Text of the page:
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Special Issue: Gendered Motivation and Choice in STEM
Published: 08-06-2015

Qualified for Teaching Physics? How Prospective Teachers Perceive Teachers With a Migration Background — and How It’s Really About “Him” or “Her”

Freie Universität Berlin
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Lysann Zander

Postdoctoral Researcher

Department of Educational Science and Psychology

Leibniz Institute for Educational Trajectories at Otto-Friedrich-Universität Bamberg
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Ilka Wolter

Postdoctoral Researcher

Leibniz Institute for Educational Trajectories at Otto-Friedrich-Universität Bamberg

Freie Universität Berlin
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Martin Latsch

Doctoral Researcher

Department of Educational Science and Psychology

Freie Universität Berlin
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Bettina Hannover

Full Professor

Department of Educational Science and Psychology

gender stereotypes stereotypes about immigrants physics teachers sub-stereotypes about teachers in different subject areas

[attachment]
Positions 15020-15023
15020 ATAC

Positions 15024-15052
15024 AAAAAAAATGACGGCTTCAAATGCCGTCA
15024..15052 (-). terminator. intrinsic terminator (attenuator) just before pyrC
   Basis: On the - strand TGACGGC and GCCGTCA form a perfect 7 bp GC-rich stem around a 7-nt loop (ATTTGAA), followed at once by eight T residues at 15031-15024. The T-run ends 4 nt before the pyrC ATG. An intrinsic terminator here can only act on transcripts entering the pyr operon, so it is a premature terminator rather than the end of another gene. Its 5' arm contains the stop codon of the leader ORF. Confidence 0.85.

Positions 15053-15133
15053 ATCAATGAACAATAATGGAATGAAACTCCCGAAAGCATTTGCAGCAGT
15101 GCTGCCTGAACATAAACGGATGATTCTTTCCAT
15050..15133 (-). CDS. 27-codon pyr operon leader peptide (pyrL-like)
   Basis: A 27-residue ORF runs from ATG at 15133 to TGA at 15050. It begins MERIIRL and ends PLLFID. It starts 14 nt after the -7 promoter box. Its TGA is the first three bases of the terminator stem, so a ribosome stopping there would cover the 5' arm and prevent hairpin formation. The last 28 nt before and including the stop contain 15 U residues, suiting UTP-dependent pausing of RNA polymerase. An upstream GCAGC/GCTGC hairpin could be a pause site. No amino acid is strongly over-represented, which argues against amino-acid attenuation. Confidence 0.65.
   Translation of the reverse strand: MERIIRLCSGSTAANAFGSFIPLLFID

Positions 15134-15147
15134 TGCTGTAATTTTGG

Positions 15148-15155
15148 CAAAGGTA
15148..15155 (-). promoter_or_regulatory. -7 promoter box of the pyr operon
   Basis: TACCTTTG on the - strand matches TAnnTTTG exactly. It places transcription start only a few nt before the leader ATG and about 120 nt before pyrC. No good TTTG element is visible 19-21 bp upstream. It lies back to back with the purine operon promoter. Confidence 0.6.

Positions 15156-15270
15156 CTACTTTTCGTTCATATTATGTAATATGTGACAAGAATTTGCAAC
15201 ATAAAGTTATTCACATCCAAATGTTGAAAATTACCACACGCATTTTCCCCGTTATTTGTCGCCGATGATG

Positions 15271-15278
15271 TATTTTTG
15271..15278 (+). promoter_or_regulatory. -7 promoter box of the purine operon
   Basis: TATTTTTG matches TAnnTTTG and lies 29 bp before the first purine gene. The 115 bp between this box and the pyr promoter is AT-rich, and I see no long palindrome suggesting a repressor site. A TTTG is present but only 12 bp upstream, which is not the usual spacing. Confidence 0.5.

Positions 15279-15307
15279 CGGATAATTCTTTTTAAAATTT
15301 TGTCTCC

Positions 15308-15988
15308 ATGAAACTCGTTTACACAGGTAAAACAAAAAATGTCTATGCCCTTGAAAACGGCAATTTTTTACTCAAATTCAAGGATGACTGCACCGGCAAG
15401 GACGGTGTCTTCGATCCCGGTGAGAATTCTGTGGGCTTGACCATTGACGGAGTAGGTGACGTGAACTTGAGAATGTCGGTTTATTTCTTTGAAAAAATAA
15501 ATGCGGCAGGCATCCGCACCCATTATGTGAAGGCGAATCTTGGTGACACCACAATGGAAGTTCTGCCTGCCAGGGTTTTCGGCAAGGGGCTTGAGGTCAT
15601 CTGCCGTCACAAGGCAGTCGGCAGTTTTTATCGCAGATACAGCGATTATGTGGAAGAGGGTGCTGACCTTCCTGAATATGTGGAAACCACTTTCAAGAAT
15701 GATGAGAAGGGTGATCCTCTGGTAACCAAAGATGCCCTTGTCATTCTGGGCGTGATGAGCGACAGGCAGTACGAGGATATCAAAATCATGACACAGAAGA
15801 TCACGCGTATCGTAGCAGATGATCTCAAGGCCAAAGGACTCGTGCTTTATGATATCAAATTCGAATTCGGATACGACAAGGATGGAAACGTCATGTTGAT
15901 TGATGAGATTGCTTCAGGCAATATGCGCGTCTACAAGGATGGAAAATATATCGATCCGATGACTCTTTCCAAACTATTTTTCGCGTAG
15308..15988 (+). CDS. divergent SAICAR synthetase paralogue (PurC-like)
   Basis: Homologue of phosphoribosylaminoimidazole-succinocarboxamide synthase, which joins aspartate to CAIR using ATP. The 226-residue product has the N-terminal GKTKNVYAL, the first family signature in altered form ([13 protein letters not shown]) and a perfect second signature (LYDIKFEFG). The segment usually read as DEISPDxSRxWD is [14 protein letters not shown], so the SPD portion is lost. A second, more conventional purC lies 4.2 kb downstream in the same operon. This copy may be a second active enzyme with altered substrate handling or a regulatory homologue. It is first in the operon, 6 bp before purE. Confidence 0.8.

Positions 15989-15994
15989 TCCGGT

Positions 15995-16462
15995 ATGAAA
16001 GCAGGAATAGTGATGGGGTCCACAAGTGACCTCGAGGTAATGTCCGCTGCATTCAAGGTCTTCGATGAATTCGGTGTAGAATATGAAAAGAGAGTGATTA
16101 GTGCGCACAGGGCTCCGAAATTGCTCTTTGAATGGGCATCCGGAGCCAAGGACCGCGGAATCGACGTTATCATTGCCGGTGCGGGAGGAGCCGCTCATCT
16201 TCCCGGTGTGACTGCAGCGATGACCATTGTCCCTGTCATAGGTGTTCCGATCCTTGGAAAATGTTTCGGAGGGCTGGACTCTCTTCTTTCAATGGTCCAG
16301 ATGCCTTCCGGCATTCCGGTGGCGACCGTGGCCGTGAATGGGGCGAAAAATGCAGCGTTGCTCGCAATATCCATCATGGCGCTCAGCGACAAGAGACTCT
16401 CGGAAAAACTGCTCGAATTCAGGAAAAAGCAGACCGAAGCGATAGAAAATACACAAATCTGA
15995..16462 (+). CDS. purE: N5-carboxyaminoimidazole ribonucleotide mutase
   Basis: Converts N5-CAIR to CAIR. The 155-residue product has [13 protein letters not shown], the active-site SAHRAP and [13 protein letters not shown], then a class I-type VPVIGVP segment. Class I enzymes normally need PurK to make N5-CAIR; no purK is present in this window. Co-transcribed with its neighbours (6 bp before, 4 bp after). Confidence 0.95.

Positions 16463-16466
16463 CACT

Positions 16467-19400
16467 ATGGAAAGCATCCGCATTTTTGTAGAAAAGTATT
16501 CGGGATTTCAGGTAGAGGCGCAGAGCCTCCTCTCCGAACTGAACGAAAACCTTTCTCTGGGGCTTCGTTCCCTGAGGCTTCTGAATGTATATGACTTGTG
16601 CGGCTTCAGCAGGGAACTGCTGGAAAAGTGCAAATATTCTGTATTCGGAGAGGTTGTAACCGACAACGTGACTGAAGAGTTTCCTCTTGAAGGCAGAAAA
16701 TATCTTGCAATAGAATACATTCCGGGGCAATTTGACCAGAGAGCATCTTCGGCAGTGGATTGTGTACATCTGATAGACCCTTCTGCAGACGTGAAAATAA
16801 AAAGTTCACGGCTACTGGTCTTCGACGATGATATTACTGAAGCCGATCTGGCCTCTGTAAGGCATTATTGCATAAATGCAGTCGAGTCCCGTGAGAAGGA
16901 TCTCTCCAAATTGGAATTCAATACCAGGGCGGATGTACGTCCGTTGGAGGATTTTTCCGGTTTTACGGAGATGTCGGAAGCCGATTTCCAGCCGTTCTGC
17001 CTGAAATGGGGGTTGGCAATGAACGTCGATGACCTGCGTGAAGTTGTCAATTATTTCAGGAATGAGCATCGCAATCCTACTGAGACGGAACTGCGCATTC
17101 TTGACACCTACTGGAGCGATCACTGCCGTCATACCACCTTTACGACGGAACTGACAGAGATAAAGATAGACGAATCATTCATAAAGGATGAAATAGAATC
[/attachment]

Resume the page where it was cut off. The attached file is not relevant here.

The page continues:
Abstract

Far too few students enrolled in teacher training specialize in physics. In this research we seek to clarify whether one possible reason is that students hold competence-related stereotypes favoring male, non-immigrant teachers. Physics is strongly associated with maleness and high competence. We predicted that student teachers conceive teachers as less competent for teaching physics if the teacher belongs to a social group that is target of negative performance related stereotypes; i.e., if the teacher is female and has a migration background. In an experimental online study, 144 non-immigrant student teachers read about a teacher’s first day at school. Target teacher’s name (German vs. Turkish) and gender was varied at random between participants. A significant three-way interaction indicated that competence judgments depended on participants’ gender: male and female student teachers perceived female targets as less qualified for teaching physics than men — among males when female targets were Turkish; among females when they were German. Findings were replicated in a sample of 358 non-immigrant students enrolled in various fields of study other than teacher training. Results advise that raising sensitivity towards stereotypic perceptions need to be, even more than it is now, an essential element of the professional development of teachers.

How to Cite

Zander, Lysann, Ilka Wolter, Martin Latsch, and Bettina Hannover. 2015. “Qualified for Teaching Physics? How Prospective Teachers Perceive Teachers With a Migration Background — and How It’s Really About “Him” or ‘Her’”. International Journal of Gender, Science and Technology 7 (2):255-79. https://genderandset.open.ac.uk/index.php/genderandset/article/view/396.